Did 300 million people in China really stay up till midnight on Saturday to watch double Olympic boxing champion Zou Shiming make his professional debut, as ring announcer Michael Buffer claimed? The fight had impressive broadcast coverage in China, but given the relative lack of buzz on Weibo, 300 million seems about 250 million too high…
Then again, that’s boxing promoters for you. If you read some of Top Rank’s tweets of the night – eg “Zou Shiming finishes the fight the way he started it: with slick, quick movement and lots of punches.” – you’d have thought Zou already looks like a world beater. That’s certainly not the impression I had, as I wrote in Monday’s Sports Talk column:
The world saw a new Zou Shiming on Saturday night as he made his professional boxing debut. As expected, he beat 18-year-old Mexican Eleazar Valenzuela, but the humble, calm persona that had helped Zou win three Olympic medals – two of them gold – had been replaced with a hyped up version of his former self, and it nearly led to his downfall.
In the lead-up to the fight, Zou was as gracious as ever, patiently answering boneheaded questions from journalists who had no more of an idea about boxing than the rest of us know about winning Olympic gold.
But perhaps the buildup – the month spent training in Las Vegas, the theme song written specifically for this fight, the unheard of $300,000 payday for a pro debut – finally got too much.
It’s not often that a four-round flyweight bout tops a strong boxing card, but that tells you everything about the marketing behind Zou. He entered the ring, as countless boxers before him have done, lapping up the applause and punching the air, but for Zou it was out of character. It was almost as if he thought that was what was expected of him, now that he’s a professional.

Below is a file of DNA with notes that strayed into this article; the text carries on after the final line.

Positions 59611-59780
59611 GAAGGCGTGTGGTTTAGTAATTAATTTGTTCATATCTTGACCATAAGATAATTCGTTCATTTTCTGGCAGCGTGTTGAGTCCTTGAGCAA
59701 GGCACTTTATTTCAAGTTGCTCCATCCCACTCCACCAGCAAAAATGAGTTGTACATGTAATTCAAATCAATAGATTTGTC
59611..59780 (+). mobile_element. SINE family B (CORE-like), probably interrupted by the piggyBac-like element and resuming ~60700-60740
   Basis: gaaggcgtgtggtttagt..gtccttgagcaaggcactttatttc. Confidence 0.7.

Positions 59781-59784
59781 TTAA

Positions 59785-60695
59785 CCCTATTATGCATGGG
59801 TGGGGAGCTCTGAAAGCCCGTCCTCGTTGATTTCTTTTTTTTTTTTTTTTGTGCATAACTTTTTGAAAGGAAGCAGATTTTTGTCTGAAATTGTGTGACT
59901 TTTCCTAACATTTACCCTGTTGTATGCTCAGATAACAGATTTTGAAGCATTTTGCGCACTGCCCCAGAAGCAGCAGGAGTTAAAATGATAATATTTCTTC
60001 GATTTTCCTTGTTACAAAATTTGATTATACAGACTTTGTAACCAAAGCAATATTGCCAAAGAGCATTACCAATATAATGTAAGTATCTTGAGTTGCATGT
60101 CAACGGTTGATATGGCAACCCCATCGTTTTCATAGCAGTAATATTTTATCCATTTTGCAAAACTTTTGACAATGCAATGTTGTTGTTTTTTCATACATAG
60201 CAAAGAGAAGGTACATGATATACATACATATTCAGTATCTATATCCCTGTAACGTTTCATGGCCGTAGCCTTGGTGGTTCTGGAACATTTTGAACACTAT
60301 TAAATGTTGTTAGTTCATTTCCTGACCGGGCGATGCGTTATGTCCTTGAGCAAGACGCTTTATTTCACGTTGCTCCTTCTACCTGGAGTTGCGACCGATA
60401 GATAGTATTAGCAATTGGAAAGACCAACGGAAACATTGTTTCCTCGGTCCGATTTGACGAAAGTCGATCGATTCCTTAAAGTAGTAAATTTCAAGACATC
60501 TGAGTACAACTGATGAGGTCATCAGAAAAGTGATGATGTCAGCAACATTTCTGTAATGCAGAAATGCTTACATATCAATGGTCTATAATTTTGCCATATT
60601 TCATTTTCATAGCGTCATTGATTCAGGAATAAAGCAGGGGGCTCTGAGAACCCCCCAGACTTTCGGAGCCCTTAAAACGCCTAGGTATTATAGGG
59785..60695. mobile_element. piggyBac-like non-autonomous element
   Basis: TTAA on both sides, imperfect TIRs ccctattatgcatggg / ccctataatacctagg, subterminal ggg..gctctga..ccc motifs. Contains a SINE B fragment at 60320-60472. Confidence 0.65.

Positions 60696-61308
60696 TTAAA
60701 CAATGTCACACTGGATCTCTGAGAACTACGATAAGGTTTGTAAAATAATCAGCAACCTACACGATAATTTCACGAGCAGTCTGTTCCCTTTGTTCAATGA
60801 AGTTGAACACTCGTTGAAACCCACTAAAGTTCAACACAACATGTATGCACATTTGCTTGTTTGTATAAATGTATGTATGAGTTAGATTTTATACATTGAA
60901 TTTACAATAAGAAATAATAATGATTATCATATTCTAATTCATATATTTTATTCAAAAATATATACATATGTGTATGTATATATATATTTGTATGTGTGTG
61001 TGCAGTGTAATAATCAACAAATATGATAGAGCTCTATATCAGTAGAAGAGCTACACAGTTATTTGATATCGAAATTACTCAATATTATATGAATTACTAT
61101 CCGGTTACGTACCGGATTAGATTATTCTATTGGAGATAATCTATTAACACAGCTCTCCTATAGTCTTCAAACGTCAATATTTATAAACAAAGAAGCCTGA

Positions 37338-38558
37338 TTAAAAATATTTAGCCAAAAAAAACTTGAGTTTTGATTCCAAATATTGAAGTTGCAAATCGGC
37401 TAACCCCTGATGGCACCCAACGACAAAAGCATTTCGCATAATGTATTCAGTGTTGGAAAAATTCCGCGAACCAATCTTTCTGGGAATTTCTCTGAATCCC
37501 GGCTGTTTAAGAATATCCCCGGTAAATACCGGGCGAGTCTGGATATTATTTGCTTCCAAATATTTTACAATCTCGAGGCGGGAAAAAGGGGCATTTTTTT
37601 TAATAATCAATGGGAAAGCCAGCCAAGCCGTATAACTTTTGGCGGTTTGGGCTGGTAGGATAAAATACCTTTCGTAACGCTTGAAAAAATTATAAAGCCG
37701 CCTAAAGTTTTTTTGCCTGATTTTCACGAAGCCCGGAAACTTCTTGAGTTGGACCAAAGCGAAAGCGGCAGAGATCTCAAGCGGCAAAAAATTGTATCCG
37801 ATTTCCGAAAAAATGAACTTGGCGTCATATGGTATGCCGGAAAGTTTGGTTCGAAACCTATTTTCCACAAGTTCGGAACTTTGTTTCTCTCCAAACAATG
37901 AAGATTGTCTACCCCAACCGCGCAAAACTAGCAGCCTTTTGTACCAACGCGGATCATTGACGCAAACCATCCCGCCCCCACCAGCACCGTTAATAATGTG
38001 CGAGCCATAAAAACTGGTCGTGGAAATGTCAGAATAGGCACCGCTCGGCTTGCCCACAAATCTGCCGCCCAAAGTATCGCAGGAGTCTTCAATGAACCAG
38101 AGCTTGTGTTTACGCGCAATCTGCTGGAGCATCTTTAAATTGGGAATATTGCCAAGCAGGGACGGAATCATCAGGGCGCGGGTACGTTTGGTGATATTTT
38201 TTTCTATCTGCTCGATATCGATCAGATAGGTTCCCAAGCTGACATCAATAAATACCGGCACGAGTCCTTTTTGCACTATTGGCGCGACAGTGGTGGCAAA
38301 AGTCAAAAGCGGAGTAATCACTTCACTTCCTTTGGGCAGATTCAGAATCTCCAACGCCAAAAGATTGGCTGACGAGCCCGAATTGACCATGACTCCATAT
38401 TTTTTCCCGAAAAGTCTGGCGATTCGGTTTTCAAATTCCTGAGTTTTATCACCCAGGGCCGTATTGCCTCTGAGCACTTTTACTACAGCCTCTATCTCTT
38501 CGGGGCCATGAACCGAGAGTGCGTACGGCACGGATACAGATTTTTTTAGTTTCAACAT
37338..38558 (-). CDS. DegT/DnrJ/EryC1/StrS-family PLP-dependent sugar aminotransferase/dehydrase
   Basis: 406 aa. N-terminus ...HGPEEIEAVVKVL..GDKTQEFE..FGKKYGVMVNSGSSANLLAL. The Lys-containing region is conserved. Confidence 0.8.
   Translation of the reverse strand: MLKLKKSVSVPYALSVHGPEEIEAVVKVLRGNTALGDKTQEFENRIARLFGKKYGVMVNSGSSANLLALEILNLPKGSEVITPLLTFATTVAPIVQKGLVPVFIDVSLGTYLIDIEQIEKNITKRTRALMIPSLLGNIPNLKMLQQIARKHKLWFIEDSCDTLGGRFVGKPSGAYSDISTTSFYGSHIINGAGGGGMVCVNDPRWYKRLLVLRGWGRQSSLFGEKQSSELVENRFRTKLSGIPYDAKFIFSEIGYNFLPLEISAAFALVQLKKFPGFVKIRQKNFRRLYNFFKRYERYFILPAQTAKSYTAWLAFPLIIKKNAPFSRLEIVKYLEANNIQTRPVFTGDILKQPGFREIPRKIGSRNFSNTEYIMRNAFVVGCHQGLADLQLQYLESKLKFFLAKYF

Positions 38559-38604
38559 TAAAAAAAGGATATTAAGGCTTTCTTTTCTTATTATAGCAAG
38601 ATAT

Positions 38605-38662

George Foreman, who knows a thing or two about translating Olympic success into a world title, wisely remarked that pro debuts and title fights make boxers do strange things, and Zou’s emotion carried over into his performance.
Zou’s frantic, windmilling style was, at times, reminiscent of a brawler with little training, not the disciplined fighter who won three World Amateur Championships.
According to all three judges, Zou won each of the four rounds for a unanimous points victory. He was clearly the better boxer on the night, but there were moments when it was hard to tell who was the favorite.
His young Mexican opponent earned every penny of his $15,000 appearance money, about 30 times what he usually gets. But he had been expected to be little more than a punching bag to launch Zou into the big time.
The hope is now that Zou can settle down in his future fights and stick to what has brought him this far already. That includes being humble, because, on Saturday night’s evidence, the boxer’s bravado act wasn’t working.
The bottom line, though, is that the Zou Shiming gravy train is up and running. The question now is: How long will it be before the tracks run out?
One final word on the fight: the decision to use Zou’s wife Ran Yingying as his post-fight translator in the ring backfired somewhat. Clearly it was calculated to play to a Chinese audience, since, as a former CCTV anchor, she is also a known face, but her performance was more cheerleader than translator, and the interview ended after just two questions when she appeared not to know what a knockout was…